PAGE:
Until recently, people labeled as obese were not considered appropriate candidates for renal transplantation. In 2009, the physicians at the University of Illinois Medical Center performed the first robotic kidney transplantation in an obese recipient and have continued to transplant people with Body Mass Index (BMI)’s over 35 using robotic surgery. As of January 2014, over 100 people that would otherwise be turned down because of their weight have successfully been transplanted.[21] [22]

    Transplantation in obese individuals

    Limited success has been achieved in ABO-incompatible heart transplants in adults,[20] though this requires that the adult recipients have low levels of anti-A or anti-B antibodies.[20] Kidney transplantation is more successful, with similar long-term graft survival rates to ABOc transplants.[17]

    [17][12] The most important factors are that the recipient not have produced

    Because very young children (generally under 12 months, but often as old as 24 months,[12]) do not have a well-developed immune system,[13] it is possible for them to receive organs from otherwise incompatible donors. This is known as ABO-incompatible (ABOi) transplantation. Graft survival and peoples mortality is approximately the same between ABOi and ABO-compatible (ABOc) recipients.[14] While focus has been on infant heart transplants, the principles generally apply to other forms of solid organ transplantation.[12]

    ABO-incompatible transplants

    In February 2012, the last link in a record 60-person domino chain of 30 kidney transplants was completed.[10][11]

    This term also refers to a series of living donor transplants in which one donor donates to the highest recipient on the waiting list and the transplant center utilizes that donation to facilitate multiple transplants. These other transplants are otherwise impossible due to Johns Hopkins Medical Center in Baltimore and Northwestern University's Northwestern Memorial Hospital have received significant attention for pioneering transplants of this kind.[8][9]

    [7] In people with

    Domino transplants

    Sometimes a deceased-donor organ, usually a liver, may be divided between two recipients, especially an adult and a child. This is not usually a preferred option because the transplantation of a whole organ is more successful.

    Split transplants

    A transplant of organs or tissue from one species to another. An example is porcine heart valve transplant, which is quite common and successful. Another example is attempted piscine-primate (fish to non-human primate) transplant of islet (i.e. pancreatic or insular tissue) tissue. The latter research study was intended to pave the way for potential human use if successful. However, xenotransplantion is often an extremely dangerous type of transplant because of the increased risk of non-compatibility, rejection, and disease carried in the tissue.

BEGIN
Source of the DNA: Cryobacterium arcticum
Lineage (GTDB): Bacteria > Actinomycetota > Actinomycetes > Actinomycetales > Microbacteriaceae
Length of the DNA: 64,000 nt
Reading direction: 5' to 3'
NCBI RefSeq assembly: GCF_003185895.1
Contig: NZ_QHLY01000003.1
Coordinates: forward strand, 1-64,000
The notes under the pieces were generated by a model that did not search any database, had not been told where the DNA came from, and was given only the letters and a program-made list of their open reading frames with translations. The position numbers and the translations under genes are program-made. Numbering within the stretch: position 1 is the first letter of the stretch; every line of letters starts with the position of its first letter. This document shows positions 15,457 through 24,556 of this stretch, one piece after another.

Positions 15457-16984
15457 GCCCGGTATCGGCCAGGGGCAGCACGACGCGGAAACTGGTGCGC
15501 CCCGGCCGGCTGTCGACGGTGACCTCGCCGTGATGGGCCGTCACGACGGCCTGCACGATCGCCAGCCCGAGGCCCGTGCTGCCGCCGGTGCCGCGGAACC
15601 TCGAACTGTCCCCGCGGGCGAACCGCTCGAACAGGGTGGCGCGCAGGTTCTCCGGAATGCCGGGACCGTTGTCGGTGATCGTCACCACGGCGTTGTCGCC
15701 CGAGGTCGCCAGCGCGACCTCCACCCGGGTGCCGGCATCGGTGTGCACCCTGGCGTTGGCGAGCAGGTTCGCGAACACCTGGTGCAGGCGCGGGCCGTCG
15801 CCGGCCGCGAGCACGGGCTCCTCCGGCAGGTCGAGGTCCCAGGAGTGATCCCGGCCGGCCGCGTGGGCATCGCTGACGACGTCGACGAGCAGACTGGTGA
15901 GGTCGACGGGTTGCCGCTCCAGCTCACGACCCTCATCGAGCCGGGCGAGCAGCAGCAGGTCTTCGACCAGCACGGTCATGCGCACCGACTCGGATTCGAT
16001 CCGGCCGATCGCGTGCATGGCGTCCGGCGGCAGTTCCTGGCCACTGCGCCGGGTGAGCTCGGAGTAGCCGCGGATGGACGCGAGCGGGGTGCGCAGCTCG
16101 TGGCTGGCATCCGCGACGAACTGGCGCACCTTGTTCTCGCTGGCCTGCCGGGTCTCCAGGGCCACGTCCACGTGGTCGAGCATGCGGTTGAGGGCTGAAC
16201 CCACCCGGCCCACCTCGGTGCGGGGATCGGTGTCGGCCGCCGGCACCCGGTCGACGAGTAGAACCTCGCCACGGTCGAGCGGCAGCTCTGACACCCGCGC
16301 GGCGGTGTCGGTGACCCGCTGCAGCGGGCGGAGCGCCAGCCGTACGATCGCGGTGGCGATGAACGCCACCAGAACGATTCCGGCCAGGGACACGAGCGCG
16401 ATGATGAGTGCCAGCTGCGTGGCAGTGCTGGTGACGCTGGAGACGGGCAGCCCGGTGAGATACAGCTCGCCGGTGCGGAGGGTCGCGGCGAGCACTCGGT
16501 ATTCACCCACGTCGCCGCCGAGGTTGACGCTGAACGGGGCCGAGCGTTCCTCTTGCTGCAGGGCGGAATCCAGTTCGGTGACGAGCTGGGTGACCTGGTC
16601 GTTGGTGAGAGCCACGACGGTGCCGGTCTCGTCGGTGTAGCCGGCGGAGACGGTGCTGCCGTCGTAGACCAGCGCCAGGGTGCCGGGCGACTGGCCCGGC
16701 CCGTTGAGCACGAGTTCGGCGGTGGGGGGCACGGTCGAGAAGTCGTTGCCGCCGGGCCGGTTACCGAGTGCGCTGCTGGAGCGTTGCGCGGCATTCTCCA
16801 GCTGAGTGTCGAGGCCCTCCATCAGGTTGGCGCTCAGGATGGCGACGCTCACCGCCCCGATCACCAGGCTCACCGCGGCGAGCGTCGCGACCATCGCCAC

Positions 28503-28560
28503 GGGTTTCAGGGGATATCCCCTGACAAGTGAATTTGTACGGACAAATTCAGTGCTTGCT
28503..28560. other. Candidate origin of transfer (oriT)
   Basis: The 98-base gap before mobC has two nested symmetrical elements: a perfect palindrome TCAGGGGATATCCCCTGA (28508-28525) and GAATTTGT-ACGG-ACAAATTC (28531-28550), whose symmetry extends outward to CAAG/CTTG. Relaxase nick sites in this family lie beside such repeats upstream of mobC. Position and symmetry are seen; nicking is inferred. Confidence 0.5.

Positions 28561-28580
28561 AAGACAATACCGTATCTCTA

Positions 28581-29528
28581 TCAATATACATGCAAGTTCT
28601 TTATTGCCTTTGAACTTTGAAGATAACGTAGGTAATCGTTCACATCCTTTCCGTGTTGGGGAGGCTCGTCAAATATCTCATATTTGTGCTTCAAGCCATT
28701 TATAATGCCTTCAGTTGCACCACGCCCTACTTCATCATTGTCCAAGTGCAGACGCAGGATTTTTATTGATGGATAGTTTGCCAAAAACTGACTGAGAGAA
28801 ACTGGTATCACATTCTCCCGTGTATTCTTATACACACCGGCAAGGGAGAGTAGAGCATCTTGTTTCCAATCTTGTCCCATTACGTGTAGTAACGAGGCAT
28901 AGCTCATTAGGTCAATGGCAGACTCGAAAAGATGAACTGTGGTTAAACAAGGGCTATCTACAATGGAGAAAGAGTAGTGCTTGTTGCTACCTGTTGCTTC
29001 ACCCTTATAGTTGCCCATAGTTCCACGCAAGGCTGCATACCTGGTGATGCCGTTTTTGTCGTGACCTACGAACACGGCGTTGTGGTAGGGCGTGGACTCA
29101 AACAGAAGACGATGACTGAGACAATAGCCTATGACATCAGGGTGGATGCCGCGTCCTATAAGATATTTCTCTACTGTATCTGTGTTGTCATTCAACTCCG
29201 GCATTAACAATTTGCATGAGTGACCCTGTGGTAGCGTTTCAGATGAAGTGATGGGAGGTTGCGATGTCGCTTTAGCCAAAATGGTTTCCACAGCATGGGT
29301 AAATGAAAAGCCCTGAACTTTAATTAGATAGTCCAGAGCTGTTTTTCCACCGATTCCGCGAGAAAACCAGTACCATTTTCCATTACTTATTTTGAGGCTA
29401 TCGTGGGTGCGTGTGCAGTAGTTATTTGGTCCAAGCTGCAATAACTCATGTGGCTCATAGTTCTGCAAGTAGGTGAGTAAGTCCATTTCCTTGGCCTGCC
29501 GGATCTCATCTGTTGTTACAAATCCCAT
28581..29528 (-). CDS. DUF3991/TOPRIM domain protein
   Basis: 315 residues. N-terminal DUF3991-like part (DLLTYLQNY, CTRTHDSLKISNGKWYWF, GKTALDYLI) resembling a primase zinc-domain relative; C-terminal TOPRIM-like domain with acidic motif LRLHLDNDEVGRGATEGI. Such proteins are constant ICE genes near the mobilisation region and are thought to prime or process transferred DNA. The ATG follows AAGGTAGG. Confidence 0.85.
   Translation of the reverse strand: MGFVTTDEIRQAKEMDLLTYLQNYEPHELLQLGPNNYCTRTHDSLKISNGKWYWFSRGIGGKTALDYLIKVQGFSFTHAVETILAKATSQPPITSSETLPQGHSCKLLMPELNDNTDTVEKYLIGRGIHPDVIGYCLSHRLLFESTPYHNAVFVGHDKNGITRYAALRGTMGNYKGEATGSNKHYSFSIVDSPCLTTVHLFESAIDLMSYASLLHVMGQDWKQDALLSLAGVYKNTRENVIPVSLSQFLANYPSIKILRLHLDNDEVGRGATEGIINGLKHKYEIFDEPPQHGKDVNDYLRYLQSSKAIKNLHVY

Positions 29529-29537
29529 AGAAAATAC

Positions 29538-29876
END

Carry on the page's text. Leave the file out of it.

Xenograft and xenotransplantation

    A subset of allografts in which organs or tissues are transplanted from a donor to a genetically identical recipient (such as an identical twin). Isografts are differentiated from other types of transplants because while they are anatomically identical to allografts, they do not trigger an immune response.


    An allograft is a transplant of an organ or tissue between two genetically non-identical members of the same Panel reactive antibody level.

    Allograft and allotransplantation

    Autografts are the transplant of tissue to the same person. Sometimes this is done with surplus tissue, tissue that can regenerate, or tissues more desperately needed elsewhere (examples include skin grafts, vein extraction for CABG, etc.). Sometimes an autograft is done to remove the tissue and then treat it or the person before returning it (examples include stem cell autograft and storing blood in advance of surgery). In a rotationplasty, a distal joint is used to replace a more proximal one; typically a foot or ankle joint is used to replace a knee joint. The person's foot is severed and reversed, the knee removed, and the tibia joined with the femur.


    Types of transplant


    • Types of transplant 1
      • Autograft 1.1
      • Allograft and allotransplantation 1.2
        • Isograft 1.2.1
      • Xenograft and xenotransplantation 1.3
      • Split transplants 1.4
      • Domino transplants 1.5
      • ABO-incompatible transplants 1.6
      • Transplantation in obese individuals 1.7
    • Organs and tissues transplanted 2
      • Chest 2.1
      • Abdomen 2.2
      • Tissues, cells and fluids 2.3
    • Types of donor 3
      • Living donor 3.1
      • Deceased donor 3.2
    • Allocation of organs 4
    • Reasons for donation and ethical issues 5
      • Living related donors 5.1
        • Paired exchange 5.1.1
      • Good Samaritan 5.2
      • Financial compensation 5.3
      • Forced donation 5.4
    • Usage 6
    • History 7
      • Timeline of successful transplants 7.1
    • Society and culture 8
      • Comparative costs 8.1
      • Safety 8.2
      • Transplant laws 8.3
      • Ethical concerns 8.4
      • Artificial organ transplantation 8.5
    • Research 9
    • References 10
    • Further reading 11
    • External links 12

    Transplantation medicine is one of the most challenging and complex areas of modern medicine. Some of the key areas for medical management are the problems of serotyping to determine the most appropriate donor-recipient match and through the use of immunosuppressant drugs.[5]

    Some organs, such as the brain, cannot be transplanted. [4]